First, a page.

f A role for the MAP kinase gene MKC1 in cell wall construction and morphological transitions in Candida albicans
- Authors: Federico Navarro-García, Rebeca Alonso-Monge, Hortensia Rico, Jesús Pla, Rafael Sentandreu, César Nombela
- Author for correspondence: Jesús Pla. Tel: +34 1 3941744. Fax: +34 1 3941745. e-mail: firstname.lastname@example.org
- First Published Online: 01 February 1998, Microbiology 144: 411-424, doi: 10.1099/00221287-144-2-411
- Subject: Genetics And Molecular Biology
- Issue Published:
The Candida albicans MKC1 gene encodes a mitogen-activated protein (MAP) kinase, which has been cloned by complementation of the lytic phenotype associated with Saccharomyces cerevisiae slt2 (mpk1) mutants. In this work, the physiological role of this MAP kinase in the pathogenic fungus C. albicans was characterized and a role for MKC1 in the biogenesis of the cell wall suggested based on the following criteria. First, C. albicans mkc1Δ/mkc1Δ strains displayed alterations in their cell surfaces under specific conditions as evidenced by scanning electron microscopy. Second, an increase in specific cell wall epitopes (O-glycosylated mannoprotein) was shown by confocal microscopy in mkc1Δ/mkc1Δ mutants. Third, the sensitivity to antifungals which inhibit (1,3)-β-glucan and chitin synthesis was increased in these mutants. In addition, evidence for a role for the MKC1 gene in morphological transitions in C. albicans is presented based on the impairment of pseudohyphal formation of mkc1Δ/mkc1Δ strains on Spider medium and on the effect of its overexpression on Sacch. cerevisiae colony morphology on SLADH medium. Using the two-hybrid system, it was also demonstrated that MKC1 is able to interact specifically with Sacch. cerevisiae Mkk1p and Mkk2p, the MAP-kinase kinases of the PKC1-mediated route of Sacch. cerevisiae, and to activate transcription in Sacch. cerevisiae when bound to a DNA-binding element. These results suggest a role for this MAP kinase in the construction of the cell wall of C. albicans and indicate its potential relevance for the development of novel antifungals.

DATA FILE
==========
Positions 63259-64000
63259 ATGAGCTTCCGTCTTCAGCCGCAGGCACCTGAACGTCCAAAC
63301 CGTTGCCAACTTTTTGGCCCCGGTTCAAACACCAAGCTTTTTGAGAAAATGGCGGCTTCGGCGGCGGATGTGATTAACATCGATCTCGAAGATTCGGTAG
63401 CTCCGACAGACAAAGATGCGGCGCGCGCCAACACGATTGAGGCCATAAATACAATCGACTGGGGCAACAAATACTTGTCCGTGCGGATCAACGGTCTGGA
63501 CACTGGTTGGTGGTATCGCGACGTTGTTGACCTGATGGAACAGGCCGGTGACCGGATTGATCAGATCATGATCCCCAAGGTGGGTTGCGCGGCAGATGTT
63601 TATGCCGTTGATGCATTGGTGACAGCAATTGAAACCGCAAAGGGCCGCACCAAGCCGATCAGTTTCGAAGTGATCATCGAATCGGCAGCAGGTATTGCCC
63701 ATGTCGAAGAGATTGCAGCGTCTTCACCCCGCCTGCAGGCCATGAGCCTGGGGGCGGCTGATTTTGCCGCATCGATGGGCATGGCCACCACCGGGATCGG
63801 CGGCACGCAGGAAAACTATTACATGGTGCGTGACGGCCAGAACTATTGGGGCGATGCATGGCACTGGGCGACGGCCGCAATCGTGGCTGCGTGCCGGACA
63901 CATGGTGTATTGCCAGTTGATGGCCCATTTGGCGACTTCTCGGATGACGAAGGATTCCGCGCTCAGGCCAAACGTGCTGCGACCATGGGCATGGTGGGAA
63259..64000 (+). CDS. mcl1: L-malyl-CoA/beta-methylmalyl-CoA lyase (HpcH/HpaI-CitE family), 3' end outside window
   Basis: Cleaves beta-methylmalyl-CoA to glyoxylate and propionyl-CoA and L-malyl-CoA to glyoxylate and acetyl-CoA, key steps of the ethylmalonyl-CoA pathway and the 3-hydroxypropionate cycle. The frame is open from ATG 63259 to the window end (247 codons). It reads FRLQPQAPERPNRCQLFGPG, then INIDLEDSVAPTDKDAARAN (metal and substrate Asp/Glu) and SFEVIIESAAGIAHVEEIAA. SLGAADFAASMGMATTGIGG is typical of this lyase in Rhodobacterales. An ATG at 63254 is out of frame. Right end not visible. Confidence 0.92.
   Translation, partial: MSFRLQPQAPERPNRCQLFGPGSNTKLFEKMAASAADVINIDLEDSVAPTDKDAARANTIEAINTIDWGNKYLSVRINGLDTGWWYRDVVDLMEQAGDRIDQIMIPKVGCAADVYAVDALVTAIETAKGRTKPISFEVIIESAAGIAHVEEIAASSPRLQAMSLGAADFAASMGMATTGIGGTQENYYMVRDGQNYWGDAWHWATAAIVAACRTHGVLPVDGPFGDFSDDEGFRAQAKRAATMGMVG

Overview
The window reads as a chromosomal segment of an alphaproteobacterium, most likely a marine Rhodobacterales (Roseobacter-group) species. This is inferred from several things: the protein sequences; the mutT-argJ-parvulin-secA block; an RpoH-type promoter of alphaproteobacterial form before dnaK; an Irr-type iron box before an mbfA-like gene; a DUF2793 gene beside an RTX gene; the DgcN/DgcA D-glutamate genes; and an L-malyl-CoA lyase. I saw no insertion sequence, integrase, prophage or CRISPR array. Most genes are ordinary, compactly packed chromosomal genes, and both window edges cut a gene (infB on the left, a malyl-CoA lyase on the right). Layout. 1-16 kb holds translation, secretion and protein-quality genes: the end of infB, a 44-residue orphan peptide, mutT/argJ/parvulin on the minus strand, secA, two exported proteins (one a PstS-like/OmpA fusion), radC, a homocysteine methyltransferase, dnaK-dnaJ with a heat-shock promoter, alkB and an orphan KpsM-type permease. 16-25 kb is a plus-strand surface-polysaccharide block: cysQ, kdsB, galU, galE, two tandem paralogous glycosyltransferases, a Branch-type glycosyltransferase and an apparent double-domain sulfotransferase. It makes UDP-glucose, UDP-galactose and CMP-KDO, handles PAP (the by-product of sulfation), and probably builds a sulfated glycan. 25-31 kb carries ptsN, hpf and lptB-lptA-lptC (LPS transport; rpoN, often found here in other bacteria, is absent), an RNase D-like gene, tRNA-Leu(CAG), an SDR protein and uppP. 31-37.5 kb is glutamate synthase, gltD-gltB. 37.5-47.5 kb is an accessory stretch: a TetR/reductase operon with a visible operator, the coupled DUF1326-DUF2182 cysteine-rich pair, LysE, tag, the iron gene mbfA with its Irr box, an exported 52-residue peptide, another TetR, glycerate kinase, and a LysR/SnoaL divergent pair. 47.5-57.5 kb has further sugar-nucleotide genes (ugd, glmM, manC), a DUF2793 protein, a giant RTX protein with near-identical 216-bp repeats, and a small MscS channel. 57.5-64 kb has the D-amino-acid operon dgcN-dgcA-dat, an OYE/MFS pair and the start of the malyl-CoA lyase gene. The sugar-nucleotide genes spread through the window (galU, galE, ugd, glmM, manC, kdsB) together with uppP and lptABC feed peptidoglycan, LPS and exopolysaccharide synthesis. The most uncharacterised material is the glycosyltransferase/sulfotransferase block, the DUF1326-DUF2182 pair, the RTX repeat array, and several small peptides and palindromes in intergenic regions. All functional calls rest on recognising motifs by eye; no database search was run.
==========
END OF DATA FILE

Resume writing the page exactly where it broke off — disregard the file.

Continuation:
© Society for General Microbiology 1998 | Published by the Microbiology Society
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